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I hesitated to replay so I can await of what you eat. Fair enough, you've adapted the lifestyle of low-carb pretty well; maybe too well. By your diet, I can see how you may feel light-headed during strength training and not during other types of training, and that has to do with the usage of your energy systems. Anerobic burns energy without any oxygen (primarily sugar) and aerobic burns energy using oxygen (primarily fat). Resistance training uses the former, which can be the reason why you might feel dizzy doing so due to lack of glycogen storage, while the latter is fine to you because it's able to give you a constant supply of fuel from your fat stores.

However it is still possible to weight train while still maintaining fairly the same diet; just by decreasing the volume, and in return, increase the intensity (ie heavier weights, less reps), by doing so, it decreases the lactic acid buildup that causes the majority of the problems, while still achieving some progress.

Quote:
Originally Posted by Fish-and-Chips-Yum View Post
It really just rubs me the wrong way when people try to cheat out how the body is supposed to work. Your body was intended to run on carbohydrates, as well as proteins and other nutrients in a balance. Any sort of extreme diet will have repercussions in the long run, whether it be in 5 years, 7 years, or 35 years. If you're still adamant about doing this diet then I wish you the best of luck, though I want people to be aware that just because something works now, it doesn't mean it's perfectly safe with no cost.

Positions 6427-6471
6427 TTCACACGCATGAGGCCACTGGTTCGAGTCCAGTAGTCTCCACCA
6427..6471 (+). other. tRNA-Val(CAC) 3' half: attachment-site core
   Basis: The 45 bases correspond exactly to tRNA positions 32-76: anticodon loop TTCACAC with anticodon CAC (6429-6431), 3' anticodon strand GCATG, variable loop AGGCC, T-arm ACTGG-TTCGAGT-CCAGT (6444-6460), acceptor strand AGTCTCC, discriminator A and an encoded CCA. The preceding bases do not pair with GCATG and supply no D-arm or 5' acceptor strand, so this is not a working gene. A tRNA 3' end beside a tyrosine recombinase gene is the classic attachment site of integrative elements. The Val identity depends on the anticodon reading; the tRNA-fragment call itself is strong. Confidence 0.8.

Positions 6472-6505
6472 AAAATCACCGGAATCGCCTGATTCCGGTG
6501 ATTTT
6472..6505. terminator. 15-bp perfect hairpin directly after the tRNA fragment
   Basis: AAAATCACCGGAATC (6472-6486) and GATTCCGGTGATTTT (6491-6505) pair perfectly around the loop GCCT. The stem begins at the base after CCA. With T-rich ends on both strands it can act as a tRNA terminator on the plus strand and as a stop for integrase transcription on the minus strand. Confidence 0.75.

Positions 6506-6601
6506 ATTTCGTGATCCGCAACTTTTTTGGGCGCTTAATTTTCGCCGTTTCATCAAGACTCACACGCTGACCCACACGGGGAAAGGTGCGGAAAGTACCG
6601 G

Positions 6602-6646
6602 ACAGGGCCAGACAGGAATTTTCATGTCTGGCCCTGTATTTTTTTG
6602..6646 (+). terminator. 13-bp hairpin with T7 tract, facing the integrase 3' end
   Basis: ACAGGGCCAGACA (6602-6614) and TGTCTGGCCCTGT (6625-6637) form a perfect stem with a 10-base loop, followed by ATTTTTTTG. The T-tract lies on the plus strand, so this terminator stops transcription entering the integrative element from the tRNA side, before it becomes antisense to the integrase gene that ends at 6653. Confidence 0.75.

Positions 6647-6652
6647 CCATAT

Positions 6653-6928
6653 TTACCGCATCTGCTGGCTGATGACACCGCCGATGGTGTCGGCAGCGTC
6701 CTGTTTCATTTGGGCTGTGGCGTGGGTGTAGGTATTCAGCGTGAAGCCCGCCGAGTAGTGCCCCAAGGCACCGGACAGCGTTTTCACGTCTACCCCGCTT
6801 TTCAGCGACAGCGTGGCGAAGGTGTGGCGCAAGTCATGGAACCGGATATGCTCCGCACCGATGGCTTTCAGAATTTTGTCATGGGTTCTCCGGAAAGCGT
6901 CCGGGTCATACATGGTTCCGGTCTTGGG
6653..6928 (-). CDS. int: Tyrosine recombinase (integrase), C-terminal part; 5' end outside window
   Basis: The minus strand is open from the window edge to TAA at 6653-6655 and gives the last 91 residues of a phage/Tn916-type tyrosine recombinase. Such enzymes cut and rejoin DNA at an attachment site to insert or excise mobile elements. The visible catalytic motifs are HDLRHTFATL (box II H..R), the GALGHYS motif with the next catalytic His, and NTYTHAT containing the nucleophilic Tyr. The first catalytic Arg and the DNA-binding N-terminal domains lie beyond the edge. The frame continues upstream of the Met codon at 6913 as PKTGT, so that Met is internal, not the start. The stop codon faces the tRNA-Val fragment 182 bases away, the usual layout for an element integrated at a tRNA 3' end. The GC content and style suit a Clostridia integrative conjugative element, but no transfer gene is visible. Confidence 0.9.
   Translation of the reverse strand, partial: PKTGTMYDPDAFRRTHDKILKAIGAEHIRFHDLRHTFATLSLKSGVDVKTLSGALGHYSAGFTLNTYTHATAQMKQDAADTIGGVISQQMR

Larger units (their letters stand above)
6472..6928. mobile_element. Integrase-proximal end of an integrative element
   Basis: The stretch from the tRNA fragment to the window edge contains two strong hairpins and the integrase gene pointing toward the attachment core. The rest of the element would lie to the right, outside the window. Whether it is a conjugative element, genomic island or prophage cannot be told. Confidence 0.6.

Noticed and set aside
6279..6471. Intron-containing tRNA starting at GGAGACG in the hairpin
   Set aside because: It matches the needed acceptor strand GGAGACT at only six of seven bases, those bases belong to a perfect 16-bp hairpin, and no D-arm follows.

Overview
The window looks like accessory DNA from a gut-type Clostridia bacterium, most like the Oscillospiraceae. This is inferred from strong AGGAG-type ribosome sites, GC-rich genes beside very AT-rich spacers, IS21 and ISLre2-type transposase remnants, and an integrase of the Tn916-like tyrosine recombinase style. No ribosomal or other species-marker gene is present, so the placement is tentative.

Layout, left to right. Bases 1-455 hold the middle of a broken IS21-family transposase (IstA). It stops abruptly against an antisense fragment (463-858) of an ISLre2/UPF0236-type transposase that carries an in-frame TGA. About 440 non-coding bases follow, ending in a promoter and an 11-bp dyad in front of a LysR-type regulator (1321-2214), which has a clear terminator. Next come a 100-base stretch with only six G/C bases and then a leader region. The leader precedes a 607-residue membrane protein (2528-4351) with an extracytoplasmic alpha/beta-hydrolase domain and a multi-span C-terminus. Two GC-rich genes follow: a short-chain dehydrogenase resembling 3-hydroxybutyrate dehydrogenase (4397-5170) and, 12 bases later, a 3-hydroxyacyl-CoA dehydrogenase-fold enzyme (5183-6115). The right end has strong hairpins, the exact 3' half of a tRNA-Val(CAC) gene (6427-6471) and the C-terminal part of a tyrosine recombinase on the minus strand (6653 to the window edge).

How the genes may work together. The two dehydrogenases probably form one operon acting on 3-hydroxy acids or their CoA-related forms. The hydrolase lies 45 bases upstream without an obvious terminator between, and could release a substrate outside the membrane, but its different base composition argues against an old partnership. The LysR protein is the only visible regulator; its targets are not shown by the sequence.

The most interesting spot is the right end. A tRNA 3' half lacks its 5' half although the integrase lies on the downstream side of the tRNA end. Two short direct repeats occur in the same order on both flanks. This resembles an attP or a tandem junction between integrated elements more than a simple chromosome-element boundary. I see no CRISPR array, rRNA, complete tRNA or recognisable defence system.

The body does run on glucose, but how it gets it can be obtained from either carbs or body fat (via beta-oxidation). It also runs on keytones, which is powered through fat and protein when in ketosis (prolonged fasted state, or lack of glucose). I think the general public is stuck to the direct relationship between carbs and glucose, neglecting the body's ability to burn fat into energy, and how insulin can prevent two things from doing so. At first I was stuck to that thought of the direct relationship between carbs and glucose, then took me a couple of years of anecdotal and behavioural studies of diets outside realized that the body is more better off eating off the lifestyle where agriculture and industrialization didn't exist, and that consisted of whole foods and unadulterated meats (in an ideal secnario, I would try to eat all my meats organic, but it's so damn expensive).
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Unread 01-02-2013, 12:09 AM   #21
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Im not a fan of the ketogenic diet. I like to keep my calories at 30% fat 40% protein 30%carbs
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Unread 01-02-2013, 11:51 PM   #22
Arti
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(I knew I was missing something) I don't recommend it either for people as well. It works well if they have a lot of body fat to lose (~20% for men, ~35% for women), but the benefits begin to diminish when there's less body fat to retrieve. For people who want to get that "ripped" look (which is almost everyone), the amount of effort is too much to prevent catabolism of muscle (a higher ratio of protein to fat is burned for energy, and a high amount of free amino acids (protein) is needed to prevent the need to catabolize skeletal muscle for it)